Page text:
Appendix B
Committee Biographical Sketches

Frank S. Barnes, Ph.D., NAE, is distinguished professor in the Department of Electrical and Computer Engineering at the University of Colorado at Boulder. He received a Ph.D. in electrical engineering from Stanford University. His career has included research in a wide variety of applications in physics and electrical engineering, focusing on fundamental research on the biological effects of electromagnetic fields, surgical procedures, and telecommunications education. His research has included the effects of radio waves, fields from power lines, and ultrasonic fields on biological systems—trying to understand the mechanisms of interaction that might lead to identification of hazards, the setting of safety standards, and the establishment of minimum detectable fields. He has been an author of more than 150 papers. Dr. Barnes is an AAAS fellow, an Institute of Electrical and Electronics Engineers (IEEE) fellow, and was elected to the National Academy of Engineering in 2001. He received the Gordon Prize for Innovations in Engineering Education and is a past-president of the Bioelectromagnetics Society (BEMS). Dr. Barnes chaired a National Academies’ committee that assessed in four reports potential health effects from exposures to low-level radiofrequency energy produced by a phased-array radar.


Om P. Gandhi, Ph.D., has been a faculty member in the Department of Electrical Engineering at the University of Utah since 1967, where he has been a professor since 1973. He also served as the department chairman from 1992 to 2000. Having worked in the field of bioeletromagnetics (safety assessment and medical applications of electromagnetic fields) since 1973, Dr. Gandhi has expertise regarding electromagnetic (EM) absorption



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Appendix B Committee Biographical Sketches Frank S. Barnes, Ph.D., NAE, is distinguished professor in the Department of Electrical and Computer Engineering at the University of Colorado at Boulder. He received a Ph.D. in electrical engineering from Stanford Uni- versity. His career has included research in a wide variety of applications in physics and electrical engineering, focusing on fundamental research on the biological effects of electromagnetic fields, surgical procedures, and telecommunications education. His research has included the effects of radio waves, fields from power lines, and ultrasonic fields on biological systems—trying to understand the mechanisms of interaction that might lead to identification of hazards, the setting of safety standards, and the establishment of minimum detectable fields. He has been an author of more than 150 papers. Dr. Barnes is an AAAS fellow, an Institute of Electrical and Electronics Engineers (IEEE) fellow, and was elected to the National Acad- emy of Engineering in 2001. He received the Gordon Prize for Innovations in Engineering Education and is a past-president of the Bioelectromagnetics Society (BEMS). Dr. Barnes chaired a National Academies’ committee that assessed in four reports potential health effects from exposures to low-level radiofrequency energy produced by a phased-array radar. Om P. Gandhi, Ph.D., has been a faculty member in the Department of Electrical Engineering at the University of Utah since 1967, where he has been a professor since 1973. He also served as the department chairman from 1992 to 2000. Having worked in the field of bioeletromagnetics (safety assessment and medical applications of electromagnetic fields) since 1973, Dr. Gandhi has expertise regarding electromagnetic (EM) absorption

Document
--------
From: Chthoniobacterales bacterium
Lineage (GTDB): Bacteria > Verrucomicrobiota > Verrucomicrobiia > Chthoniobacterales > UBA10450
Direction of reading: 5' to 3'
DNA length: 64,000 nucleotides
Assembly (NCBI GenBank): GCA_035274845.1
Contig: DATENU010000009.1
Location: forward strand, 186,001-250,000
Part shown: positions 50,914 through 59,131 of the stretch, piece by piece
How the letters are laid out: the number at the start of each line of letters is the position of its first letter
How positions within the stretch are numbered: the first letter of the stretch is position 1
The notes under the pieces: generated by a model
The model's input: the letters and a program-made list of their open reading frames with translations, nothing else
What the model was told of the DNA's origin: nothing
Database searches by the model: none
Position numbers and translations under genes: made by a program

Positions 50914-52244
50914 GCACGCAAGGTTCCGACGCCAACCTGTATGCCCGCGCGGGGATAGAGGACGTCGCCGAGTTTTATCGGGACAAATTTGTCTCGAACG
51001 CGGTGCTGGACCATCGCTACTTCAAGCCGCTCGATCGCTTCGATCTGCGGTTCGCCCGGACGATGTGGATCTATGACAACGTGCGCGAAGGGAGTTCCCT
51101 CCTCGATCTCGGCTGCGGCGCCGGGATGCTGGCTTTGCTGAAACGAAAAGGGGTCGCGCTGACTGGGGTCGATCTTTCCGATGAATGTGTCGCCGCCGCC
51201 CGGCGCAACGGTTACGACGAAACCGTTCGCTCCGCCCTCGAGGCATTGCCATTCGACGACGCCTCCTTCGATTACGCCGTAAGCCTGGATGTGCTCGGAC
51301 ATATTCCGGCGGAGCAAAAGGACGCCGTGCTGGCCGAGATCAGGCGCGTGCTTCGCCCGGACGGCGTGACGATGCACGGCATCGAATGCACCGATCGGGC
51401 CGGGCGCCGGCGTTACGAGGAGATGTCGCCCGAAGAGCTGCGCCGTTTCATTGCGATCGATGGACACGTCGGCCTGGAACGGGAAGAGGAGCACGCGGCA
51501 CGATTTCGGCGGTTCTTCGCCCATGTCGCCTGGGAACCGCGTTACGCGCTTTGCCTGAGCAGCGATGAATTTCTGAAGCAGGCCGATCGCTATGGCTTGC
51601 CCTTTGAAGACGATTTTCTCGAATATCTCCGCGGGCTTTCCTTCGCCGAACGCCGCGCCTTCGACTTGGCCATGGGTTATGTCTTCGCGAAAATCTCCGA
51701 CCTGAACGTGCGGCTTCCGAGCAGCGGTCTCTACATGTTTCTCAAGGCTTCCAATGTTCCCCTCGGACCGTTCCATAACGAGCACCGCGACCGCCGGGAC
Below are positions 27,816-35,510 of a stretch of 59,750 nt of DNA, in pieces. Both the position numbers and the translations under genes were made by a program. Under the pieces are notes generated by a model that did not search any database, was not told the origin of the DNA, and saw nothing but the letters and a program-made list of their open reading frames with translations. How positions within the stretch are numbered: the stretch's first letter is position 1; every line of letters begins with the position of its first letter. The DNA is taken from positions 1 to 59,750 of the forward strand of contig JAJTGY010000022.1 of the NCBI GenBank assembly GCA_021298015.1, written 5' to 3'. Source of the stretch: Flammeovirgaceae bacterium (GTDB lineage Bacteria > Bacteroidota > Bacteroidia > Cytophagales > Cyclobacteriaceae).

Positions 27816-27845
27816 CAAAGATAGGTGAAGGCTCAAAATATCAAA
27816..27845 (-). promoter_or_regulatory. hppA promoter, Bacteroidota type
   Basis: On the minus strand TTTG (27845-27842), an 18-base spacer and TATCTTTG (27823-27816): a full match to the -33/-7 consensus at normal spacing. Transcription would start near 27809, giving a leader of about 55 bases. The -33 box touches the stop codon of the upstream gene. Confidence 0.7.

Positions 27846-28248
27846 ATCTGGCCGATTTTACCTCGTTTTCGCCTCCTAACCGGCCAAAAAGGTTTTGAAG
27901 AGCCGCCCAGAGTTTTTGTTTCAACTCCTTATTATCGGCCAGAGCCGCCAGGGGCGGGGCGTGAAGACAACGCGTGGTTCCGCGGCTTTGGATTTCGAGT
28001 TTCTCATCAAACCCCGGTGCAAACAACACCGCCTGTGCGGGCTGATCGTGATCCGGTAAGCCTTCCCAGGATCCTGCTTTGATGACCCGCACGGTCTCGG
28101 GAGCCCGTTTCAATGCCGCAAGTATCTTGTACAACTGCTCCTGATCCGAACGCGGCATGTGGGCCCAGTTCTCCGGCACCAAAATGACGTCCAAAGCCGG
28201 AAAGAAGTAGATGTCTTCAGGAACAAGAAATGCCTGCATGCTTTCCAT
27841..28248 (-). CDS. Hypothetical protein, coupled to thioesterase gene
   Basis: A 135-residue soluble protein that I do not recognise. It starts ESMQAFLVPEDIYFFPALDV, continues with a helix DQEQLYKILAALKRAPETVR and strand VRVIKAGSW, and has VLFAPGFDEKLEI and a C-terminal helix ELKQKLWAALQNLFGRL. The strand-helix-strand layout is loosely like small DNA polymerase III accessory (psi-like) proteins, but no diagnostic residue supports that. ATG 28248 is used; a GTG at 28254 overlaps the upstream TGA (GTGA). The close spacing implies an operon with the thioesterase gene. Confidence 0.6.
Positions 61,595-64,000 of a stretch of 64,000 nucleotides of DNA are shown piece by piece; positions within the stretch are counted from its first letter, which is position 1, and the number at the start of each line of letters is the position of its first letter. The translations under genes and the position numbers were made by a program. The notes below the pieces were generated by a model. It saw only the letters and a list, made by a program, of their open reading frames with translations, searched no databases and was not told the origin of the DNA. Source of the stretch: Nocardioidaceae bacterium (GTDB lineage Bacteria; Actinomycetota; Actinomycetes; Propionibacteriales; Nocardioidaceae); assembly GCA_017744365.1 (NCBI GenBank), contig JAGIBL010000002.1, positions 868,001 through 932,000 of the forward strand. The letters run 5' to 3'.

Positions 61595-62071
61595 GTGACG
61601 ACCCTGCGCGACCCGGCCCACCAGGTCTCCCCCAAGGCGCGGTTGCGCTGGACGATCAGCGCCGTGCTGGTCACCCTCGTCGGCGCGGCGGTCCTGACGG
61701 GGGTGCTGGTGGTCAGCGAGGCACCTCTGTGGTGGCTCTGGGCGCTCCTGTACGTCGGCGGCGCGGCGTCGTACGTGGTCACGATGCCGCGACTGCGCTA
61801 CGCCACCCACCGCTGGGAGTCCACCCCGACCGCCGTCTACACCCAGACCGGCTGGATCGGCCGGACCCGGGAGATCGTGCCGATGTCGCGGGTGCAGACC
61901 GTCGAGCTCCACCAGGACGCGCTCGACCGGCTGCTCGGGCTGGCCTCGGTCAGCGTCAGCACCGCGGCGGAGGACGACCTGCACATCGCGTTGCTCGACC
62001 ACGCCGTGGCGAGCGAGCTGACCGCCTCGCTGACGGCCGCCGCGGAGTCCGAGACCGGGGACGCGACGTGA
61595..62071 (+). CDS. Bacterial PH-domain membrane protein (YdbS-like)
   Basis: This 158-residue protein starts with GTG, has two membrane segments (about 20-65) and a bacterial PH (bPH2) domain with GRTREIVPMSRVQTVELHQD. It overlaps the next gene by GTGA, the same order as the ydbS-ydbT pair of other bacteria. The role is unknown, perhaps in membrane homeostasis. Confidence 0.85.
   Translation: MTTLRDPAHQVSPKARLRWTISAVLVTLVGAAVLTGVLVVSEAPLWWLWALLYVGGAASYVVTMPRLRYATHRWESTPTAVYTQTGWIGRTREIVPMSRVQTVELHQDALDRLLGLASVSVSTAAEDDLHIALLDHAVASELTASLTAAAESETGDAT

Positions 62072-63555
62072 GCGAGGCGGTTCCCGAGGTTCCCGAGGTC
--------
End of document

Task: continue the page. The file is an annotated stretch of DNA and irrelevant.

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 APPENDIX B in humans for various public and personnel radio frequency EM exposure environments using anatomically based models of the human body and numerical electromagnetic techniques that are used to understand coupling of EM fields for far- and near-field exposures from power line to microwave frequencies. This expertise includes the use of numerical and experimental techniques for compliance testing of wireless communication devices and development of instrumentation for assessing personnel safety. From 1995 to 2003, Dr. Gandhi served as chairman of the National Council of Ra- diation Protection’s Scientific Committee 89-4 on “Biological Effects and Exposure Recommendations for Pulse-Modulated RF Fields.” Dr. Gandhi was elected a fellow of the IEEE in 1979 and received the distinguished research award from the University of Utah for 1979-1980. He received the Utah Governor’s Medal for Science and Technology in 2002 and the Microwave Pioneer Award of the IEEE-Microwave Theory and Techniques Society in 2001. He has been president of the Bioelectromagnetics Society (1992-1993), co-chairman of IEEE SCC 28.IV Subcommittee on the RF Safety Standards (1988-1997), and chairman of the IEEE Committee on Man and Radiation (1980-1982). Dr. Gandhi is author or co-author of several book chapters and over 250 peer-reviewed journal articles on elec- tromagnetic dosimetry, microwave tubes, and solid-state devices. When the Specific Absorption Rate (SAR) testing of the cell phone industry was mandated by the FCC in 1993, his laboratory at the University of Utah provided a service to test cell phones during the years 1993-1999 from a number of manufacturers. Maila Hietanen, Ph.D., is head of the Non-Ionizing Radiation (NIR) Sec- tion at the Finnish Institute of Occupational Health (FIOH) in Helsinki, Finland. She has a background in applied physics, and her research inter- ests focus on assessment and prevention of health risks related to human exposure to non-ionizing radiation. In recent years Dr. Hietanen with her research team has been doing research on the neurophysiological and cardio- physiological effects associated with the use of mobile phones. In addition, her research work includes a study on subjective symptoms of persons with perceived electrical hypersensitivity. Dr. Hietanen has been a board member (2001–2007) of the European Bioelectromagnetic Association (EBEA). She has also served on the board of the BEMS, and was an associate editor for the Bioelectromagnetics Journal during the years 2003-2005. She has been involved in research cooperation within the European Coordination Action (EMF-NET). She is also the vice-chair of the European COST 281 Action (“Potential Health Implications from Mobile Communication”), and a member of several European and international standards commit- tees (CENELEC, IEC). She was also nominated as the Finnish representa- tive at the International Advisory Committee of the WHO EMF Project.